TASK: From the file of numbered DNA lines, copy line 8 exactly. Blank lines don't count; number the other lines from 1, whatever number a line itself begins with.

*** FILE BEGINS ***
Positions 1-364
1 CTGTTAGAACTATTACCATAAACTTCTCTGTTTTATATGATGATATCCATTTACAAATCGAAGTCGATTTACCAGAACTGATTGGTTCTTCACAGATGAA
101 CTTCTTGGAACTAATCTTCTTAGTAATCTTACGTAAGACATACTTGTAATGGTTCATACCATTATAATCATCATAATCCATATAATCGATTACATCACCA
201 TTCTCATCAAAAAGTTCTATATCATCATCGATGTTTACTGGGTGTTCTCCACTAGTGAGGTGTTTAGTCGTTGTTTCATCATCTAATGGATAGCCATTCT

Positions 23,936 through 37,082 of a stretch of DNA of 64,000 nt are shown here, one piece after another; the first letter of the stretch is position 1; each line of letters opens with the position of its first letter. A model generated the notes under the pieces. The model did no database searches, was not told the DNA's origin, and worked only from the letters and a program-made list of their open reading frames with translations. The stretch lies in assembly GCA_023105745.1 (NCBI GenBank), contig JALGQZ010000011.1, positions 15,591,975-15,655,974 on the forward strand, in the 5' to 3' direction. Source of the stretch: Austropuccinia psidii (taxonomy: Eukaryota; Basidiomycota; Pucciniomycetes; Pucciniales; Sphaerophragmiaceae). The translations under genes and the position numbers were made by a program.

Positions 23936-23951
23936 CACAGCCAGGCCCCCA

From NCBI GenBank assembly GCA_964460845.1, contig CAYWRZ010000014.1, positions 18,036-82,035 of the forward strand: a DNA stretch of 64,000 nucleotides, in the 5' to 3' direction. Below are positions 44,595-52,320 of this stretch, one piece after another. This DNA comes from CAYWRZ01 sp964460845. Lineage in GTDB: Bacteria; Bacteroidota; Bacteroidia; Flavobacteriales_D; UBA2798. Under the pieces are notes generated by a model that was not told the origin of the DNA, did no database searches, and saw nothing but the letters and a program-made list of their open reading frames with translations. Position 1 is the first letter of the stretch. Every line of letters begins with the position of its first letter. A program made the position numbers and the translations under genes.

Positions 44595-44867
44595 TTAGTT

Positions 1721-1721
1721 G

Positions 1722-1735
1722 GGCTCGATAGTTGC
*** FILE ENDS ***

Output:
From NCBI GenBank assembly GCA_964460845.1, contig CAYWRZ010000014.1, positions 18,036-82,035 of the forward strand: a DNA stretch of 64,000 nucleotides, in the 5' to 3' direction. Below are positions 44,595-52,320 of this stretch, one piece after another. This DNA comes from CAYWRZ01 sp964460845. Lineage in GTDB: Bacteria; Bacteroidota; Bacteroidia; Flavobacteriales_D; UBA2798. Under the pieces are notes generated by a model that was not told the origin of the DNA, did no database searches, and saw nothing but the letters and a program-made list of their open reading frames with translations. Position 1 is the first letter of the stretch. Every line of letters begins with the position of its first letter. A program made the position numbers and the translations under genes.